Fri Jul 27, 2012 6:00 am

Hi D.E.L.B.,

Code: Select all

size = [400, 400]
makes a "size" a list with 2 elements. This way you can pass "size" to the command that creates the Pygame graphics window. This is the way Liam did it in his tutorial videos, and I think it's neater. You can just pass the actual numbers to "pygame.display.set_mode".

You can access the elements in a list by their indexes. So in this example size[0] is the first element (400) and size[1] is the second (400 also).

Later in the code, something like (size[0]/2) means half of the first element of size, in other words the middle of the screen's x-co-ordinate.

Let me know if there are any other bits that are unclear (I wrote this code, although it was changed a bit from the original by the magazine editor).

There is also a blog post on the program that I wrote for students at my school:
100mudcats blog. This is an earlier draft that might be a bit easier to follow.
Last edited by antiloquax on Fri Jul 27, 2012 6:10 am, edited 1 time in total.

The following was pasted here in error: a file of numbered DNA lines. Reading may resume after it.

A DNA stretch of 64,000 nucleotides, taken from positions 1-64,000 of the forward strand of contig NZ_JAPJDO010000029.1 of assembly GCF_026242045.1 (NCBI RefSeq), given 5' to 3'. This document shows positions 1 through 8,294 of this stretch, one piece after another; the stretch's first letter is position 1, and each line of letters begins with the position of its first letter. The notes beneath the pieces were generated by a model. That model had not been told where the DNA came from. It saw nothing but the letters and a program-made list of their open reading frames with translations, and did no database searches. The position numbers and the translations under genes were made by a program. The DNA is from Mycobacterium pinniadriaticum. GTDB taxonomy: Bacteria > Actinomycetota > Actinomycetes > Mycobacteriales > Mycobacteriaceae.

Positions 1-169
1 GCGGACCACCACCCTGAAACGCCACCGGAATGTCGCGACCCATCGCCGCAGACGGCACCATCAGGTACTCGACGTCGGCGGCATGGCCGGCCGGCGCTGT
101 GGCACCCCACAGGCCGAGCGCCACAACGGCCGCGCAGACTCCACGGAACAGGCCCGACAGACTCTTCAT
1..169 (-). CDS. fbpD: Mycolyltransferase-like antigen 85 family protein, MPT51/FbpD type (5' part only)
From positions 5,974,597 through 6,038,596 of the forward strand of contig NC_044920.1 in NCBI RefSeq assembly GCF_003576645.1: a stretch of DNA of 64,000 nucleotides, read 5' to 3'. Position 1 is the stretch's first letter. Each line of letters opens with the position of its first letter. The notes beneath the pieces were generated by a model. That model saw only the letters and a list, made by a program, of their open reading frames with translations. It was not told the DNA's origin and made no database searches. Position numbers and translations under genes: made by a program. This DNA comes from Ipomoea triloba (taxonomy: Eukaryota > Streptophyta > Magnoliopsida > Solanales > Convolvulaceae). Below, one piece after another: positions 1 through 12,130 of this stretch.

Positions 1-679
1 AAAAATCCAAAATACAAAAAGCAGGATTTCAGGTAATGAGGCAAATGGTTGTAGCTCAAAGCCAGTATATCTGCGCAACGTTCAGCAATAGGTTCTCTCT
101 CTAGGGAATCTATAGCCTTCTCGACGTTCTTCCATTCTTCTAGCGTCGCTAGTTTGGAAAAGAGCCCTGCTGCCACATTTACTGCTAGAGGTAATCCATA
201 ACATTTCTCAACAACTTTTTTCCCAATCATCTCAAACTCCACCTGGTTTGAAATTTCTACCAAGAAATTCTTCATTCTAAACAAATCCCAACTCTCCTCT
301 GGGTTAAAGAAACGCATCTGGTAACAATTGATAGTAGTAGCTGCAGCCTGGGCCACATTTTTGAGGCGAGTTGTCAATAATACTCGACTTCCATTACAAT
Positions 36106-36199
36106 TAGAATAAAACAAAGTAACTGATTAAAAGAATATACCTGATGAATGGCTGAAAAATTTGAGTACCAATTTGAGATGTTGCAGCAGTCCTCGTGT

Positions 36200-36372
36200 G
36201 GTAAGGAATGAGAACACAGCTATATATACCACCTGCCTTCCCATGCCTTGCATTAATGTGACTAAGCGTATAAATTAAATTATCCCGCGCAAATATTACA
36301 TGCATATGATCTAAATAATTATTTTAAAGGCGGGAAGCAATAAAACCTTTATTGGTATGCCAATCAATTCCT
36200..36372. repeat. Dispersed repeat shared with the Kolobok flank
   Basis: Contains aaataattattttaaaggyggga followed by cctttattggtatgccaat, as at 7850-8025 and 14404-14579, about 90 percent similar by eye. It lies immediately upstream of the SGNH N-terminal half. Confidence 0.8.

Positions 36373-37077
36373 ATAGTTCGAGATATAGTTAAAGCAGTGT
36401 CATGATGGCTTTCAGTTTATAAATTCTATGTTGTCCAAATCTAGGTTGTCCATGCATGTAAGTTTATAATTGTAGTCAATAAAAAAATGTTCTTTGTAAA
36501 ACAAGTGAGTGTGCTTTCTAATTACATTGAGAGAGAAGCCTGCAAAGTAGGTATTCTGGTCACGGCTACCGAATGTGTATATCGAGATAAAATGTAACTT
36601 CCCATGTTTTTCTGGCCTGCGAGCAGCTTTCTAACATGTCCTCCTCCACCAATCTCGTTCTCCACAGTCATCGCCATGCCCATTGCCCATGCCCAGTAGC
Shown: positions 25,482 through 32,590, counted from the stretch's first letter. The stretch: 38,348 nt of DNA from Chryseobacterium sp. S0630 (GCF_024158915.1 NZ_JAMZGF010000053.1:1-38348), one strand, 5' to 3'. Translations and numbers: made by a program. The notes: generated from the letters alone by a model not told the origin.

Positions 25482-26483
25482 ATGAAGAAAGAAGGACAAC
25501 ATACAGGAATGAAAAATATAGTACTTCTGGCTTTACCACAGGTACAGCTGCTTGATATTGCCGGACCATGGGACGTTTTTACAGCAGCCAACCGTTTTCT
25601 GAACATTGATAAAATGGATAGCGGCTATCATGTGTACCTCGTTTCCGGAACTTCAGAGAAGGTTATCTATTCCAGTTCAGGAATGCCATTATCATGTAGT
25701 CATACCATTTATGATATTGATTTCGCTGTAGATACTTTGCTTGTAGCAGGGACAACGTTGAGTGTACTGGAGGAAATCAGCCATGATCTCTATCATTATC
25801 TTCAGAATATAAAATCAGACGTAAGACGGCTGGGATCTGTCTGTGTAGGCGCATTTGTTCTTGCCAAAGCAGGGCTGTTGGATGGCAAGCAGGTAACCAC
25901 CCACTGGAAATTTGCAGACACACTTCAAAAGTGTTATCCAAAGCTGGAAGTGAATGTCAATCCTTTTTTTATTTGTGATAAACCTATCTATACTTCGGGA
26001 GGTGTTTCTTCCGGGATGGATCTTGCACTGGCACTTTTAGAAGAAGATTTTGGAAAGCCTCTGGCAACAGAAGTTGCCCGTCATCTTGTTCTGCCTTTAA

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D.E.L.B.
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Re: Could someone run through this code with me?

Fri Jul 27, 2012 6:06 am

Oops, double post by accident! Look at post below.
Last edited by D.E.L.B. on Fri Jul 27, 2012 6:11 am, edited 2 times in total.

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D.E.L.B.
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Re: Could someone run through this code with me?

Fri Jul 27, 2012 6:06 am

antiloquax wrote:Hi D.E.L.B.,

Code: Select all

size = [400, 400]
makes a "size" a list with 2 elements. This way you can pass "size" to the command that creates the Pygame graphics window. This is the way Liam did it in his tutorial videos, and I think it's neater. You can just pass the actual numbers to "pygame.display.set_mode".